Homer: That little Timmy is a real hero.
Lisa: What makes him a hero dad?
Homer: Well he fell down the well. And can’t get out.
Lisa: How does that make him a hero?
Homer: Well, it’s more than you did.
Back when he was working the latest in a long list of minor miracles, I went to meet Mick O’Dwyer after a Wicklow training session in Aughrim. He named the time and the hotel, but upon seeing the crowd outside and the alcohol that was flowing on a stunning summer’s evening, he shied away to his car.
His mother’s own drinking, he noted, had meant that he didn’t like to set foot in such places, so instead, he set off via his most favourite of pastimes, driving out across the landscape with his thoughts for company. It was there that he opened up about what made him tick.
He vehemently denied a story that, when Laois boss, he was given a fuel card by the county board that meant he could top up in selected stations only, but too far from the nearest one day, he’d pulled into another garage, put in two quid’s worth of petrol, and carried on to where he could get some more for free; he addressed the rumours of back-handers and miserly behaviour that plagued him; he spoke of how he’d realised that he was a loner standing among the crowds.
“My mother was born on an island called Scariff Island and I’d often land down there and get out and just lie alone on the shores,” he said. “That makes me happy. Was the same after I won an All Ireland. I’d love to get away from everyone and be alone on my boat.”
Leaving him that night, there was a feeling of accomplishment as he’d stripped down the yerrah and let the world in a little on the mind of an Irish sporting great. Perhaps now Jim Gavin has walked, we’ll get a true insight into him as well.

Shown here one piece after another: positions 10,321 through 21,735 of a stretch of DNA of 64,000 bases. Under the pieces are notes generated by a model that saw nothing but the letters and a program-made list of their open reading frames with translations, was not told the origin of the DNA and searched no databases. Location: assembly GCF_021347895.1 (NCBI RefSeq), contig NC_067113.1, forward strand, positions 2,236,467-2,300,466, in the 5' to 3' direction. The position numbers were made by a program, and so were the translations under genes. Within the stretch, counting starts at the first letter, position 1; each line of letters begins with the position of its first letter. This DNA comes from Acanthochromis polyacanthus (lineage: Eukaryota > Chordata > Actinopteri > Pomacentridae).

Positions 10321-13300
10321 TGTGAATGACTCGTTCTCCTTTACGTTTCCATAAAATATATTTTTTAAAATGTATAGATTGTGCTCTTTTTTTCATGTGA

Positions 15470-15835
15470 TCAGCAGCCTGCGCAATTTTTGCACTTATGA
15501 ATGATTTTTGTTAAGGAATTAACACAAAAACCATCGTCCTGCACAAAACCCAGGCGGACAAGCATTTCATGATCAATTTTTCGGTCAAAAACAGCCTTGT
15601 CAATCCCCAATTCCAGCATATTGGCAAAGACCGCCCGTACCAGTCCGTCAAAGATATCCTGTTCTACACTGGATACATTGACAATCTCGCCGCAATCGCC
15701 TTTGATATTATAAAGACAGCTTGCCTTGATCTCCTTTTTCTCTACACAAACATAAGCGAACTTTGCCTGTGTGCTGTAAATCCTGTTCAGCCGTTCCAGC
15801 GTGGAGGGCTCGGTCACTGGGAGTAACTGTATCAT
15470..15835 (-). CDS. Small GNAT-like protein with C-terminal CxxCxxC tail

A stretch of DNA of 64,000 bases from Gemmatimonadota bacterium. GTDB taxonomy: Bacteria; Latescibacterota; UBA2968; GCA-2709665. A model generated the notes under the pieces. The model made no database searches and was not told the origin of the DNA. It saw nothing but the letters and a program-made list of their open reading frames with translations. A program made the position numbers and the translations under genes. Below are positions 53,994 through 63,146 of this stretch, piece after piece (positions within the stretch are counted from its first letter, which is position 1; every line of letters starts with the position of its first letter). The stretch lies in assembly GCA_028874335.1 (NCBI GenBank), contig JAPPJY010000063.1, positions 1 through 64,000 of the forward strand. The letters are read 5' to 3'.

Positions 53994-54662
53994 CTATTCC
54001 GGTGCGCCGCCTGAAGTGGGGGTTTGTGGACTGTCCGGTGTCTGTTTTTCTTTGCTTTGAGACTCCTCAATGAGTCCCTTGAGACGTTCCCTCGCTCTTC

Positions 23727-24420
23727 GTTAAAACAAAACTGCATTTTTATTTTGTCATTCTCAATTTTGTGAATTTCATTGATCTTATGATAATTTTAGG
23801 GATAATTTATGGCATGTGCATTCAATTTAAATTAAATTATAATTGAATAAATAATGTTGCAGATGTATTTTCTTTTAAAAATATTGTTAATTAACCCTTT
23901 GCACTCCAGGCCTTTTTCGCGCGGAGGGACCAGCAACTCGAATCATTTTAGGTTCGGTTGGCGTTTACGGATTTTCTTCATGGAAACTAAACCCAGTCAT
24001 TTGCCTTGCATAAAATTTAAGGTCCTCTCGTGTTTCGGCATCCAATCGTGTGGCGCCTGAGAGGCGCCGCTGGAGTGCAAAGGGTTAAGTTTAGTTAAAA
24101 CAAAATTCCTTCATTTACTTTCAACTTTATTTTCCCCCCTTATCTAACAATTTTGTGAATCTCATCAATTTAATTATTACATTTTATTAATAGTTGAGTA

That’s been one of the few elements sorely lacking for while we are constantly told of the decency and of his real personality, we’ve never had any view of it. It’s hard to warm to coldness but the sterility has been fitting for this era in Dublin, and for this entire era of Gaelic games. The perfect man for an imperfect time and place.
Devoid of insight, what those who haven’t been allowed get to know him have done is engage in an unflattering and chaotic scramble to grab the most outrageous superlative and attach it to their tributes. There’s been a reflex and knee-jerking move to chalk him down as the best ever. When the news of his stepping away broke on Saturday, it did have the feel of the end of an era, but any real analysis makes you realise that it also means the beginning of more of the same, with a different name operating the machine.
In that sense, Gavin in his absence from the intercounty game has already become some sickly monument to what little hope remains as if the last dull and dusted decade has been completely down to him.
We know we don’t question enough in many arenas in society these days, and this has been a sporting microcosm of that. Sheep following sheep as so many get in line and merely assume what the rest are saying is gospel. But stepping back and applying context isn’t contrarian. Instead, to understand Gavin’s place in this pantheon, it’s vital.
It’s strange although not surprising that Dublin not just want, but demand, to be treated completely differently and as the one-off exception within the Gaelic games world, yet when it comes to measuring their glories they want to suddenly be treated if the same. It doesn’t work that way though. It can’t. And while that may not seem fair to Gavin, then he might realise how the rest feel in the fix of an intercounty competition the GAA created and he thrived in.
Indeed it’s about the only downside to being part of the Dublin monster in this era.
A small give back after taking so much.
Gavin won an awful lot but a key point when digesting his term is that he should have won an awful lot. There’s even an argument to be made that the fact he came close to losing on the very odd occasion was an indictment of some of his efforts, rather than some false barometer of the standards of all the actual amateur teams they were put in against.